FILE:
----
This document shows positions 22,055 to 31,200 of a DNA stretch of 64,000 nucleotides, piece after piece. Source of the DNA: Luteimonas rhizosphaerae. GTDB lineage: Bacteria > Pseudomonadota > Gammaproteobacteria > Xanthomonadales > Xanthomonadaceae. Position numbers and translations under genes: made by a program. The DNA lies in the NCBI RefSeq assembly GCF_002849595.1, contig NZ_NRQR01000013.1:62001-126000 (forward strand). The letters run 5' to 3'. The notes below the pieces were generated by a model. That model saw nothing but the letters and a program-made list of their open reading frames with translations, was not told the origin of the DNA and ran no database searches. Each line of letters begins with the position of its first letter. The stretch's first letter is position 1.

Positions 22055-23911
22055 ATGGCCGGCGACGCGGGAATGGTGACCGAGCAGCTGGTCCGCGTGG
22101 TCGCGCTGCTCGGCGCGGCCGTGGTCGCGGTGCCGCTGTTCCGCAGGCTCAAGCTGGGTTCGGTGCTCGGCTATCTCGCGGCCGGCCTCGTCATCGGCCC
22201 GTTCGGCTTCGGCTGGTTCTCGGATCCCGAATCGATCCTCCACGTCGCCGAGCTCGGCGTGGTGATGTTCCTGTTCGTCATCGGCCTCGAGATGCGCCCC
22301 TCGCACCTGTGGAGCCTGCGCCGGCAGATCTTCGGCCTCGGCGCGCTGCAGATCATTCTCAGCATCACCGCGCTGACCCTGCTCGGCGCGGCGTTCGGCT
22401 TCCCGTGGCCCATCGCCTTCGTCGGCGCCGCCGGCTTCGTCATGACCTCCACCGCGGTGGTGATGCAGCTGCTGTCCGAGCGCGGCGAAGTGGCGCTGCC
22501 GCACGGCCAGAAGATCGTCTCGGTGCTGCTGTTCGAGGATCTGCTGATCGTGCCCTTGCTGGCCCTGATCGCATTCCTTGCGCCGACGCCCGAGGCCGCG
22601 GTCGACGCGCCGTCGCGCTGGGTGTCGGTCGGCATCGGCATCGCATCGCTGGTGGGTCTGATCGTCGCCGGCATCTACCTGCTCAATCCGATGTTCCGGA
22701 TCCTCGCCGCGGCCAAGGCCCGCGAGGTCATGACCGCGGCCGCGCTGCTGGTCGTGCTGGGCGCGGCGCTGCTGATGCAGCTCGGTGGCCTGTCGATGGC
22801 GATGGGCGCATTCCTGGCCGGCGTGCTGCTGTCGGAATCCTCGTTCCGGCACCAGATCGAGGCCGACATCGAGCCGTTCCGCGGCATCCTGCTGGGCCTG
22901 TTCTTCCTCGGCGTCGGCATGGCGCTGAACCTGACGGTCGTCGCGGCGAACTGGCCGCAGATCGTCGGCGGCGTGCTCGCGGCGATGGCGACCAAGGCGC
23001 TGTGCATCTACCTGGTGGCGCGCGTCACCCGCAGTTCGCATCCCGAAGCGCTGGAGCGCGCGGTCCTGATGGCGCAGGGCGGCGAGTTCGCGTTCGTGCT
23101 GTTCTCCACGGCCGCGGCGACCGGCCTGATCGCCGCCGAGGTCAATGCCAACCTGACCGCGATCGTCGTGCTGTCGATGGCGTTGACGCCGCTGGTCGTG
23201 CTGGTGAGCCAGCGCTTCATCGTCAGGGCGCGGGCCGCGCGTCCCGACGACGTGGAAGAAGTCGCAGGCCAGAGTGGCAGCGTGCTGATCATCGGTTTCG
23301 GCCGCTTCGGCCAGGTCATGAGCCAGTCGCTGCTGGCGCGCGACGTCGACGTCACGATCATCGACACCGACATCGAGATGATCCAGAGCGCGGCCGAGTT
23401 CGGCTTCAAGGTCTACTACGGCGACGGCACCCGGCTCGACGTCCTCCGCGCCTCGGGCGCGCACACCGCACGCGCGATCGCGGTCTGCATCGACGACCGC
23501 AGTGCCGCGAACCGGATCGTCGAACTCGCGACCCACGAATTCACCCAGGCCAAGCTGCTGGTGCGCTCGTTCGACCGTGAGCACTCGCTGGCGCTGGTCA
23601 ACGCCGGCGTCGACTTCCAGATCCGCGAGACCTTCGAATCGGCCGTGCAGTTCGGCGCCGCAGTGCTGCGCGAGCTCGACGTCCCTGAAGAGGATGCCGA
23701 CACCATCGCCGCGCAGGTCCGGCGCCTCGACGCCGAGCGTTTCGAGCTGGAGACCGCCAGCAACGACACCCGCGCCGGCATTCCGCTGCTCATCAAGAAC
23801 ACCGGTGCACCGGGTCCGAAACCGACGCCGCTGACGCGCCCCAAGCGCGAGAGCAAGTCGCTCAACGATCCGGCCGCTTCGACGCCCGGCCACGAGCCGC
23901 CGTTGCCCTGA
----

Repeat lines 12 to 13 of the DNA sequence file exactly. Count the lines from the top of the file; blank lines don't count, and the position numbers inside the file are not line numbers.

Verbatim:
22901 TTCTTCCTCGGCGTCGGCATGGCGCTGAACCTGACGGTCGTCGCGGCGAACTGGCCGCAGATCGTCGGCGGCGTGCTCGCGGCGATGGCGACCAAGGCGC
23001 TGTGCATCTACCTGGTGGCGCGCGTCACCCGCAGTTCGCATCCCGAAGCGCTGGAGCGCGCGGTCCTGATGGCGCAGGGCGGCGAGTTCGCGTTCGTGCT